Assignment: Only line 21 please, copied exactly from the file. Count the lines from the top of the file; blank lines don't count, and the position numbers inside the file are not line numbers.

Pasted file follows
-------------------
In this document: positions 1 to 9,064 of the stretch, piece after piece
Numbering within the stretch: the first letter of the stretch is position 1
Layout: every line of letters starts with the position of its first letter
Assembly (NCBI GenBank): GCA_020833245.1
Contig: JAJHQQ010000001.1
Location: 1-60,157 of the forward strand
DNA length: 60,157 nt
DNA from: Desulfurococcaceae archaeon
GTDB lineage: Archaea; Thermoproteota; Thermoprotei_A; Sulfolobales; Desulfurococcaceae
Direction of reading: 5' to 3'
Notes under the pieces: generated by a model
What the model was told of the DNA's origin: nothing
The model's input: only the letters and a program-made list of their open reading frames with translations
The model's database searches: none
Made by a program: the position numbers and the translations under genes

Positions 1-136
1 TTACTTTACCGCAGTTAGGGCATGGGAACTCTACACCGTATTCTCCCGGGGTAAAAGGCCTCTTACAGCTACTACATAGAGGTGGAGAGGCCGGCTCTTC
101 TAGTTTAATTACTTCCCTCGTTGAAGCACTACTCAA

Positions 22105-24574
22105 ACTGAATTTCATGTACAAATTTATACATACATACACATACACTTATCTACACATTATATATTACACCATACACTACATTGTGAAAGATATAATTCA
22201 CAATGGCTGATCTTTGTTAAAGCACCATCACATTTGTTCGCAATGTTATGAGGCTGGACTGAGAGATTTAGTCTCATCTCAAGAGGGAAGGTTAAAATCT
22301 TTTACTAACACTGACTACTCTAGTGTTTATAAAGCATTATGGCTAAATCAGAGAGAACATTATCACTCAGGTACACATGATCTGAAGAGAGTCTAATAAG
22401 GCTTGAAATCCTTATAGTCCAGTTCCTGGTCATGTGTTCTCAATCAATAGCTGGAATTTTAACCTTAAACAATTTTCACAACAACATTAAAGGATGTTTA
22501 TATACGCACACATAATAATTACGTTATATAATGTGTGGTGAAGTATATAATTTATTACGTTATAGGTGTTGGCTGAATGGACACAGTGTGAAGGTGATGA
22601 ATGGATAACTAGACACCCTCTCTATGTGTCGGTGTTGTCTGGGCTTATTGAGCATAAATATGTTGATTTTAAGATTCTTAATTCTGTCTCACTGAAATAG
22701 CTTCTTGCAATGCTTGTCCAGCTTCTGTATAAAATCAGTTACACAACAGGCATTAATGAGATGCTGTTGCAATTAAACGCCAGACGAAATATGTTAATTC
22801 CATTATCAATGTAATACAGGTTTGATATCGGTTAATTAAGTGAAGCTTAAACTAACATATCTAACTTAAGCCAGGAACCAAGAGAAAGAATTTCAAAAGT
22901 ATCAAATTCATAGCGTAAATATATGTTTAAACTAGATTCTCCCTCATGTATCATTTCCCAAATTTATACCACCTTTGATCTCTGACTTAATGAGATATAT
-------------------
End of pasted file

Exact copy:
22201 CAATGGCTGATCTTTGTTAAAGCACCATCACATTTGTTCGCAATGTTATGAGGCTGGACTGAGAGATTTAGTCTCATCTCAAGAGGGAAGGTTAAAATCT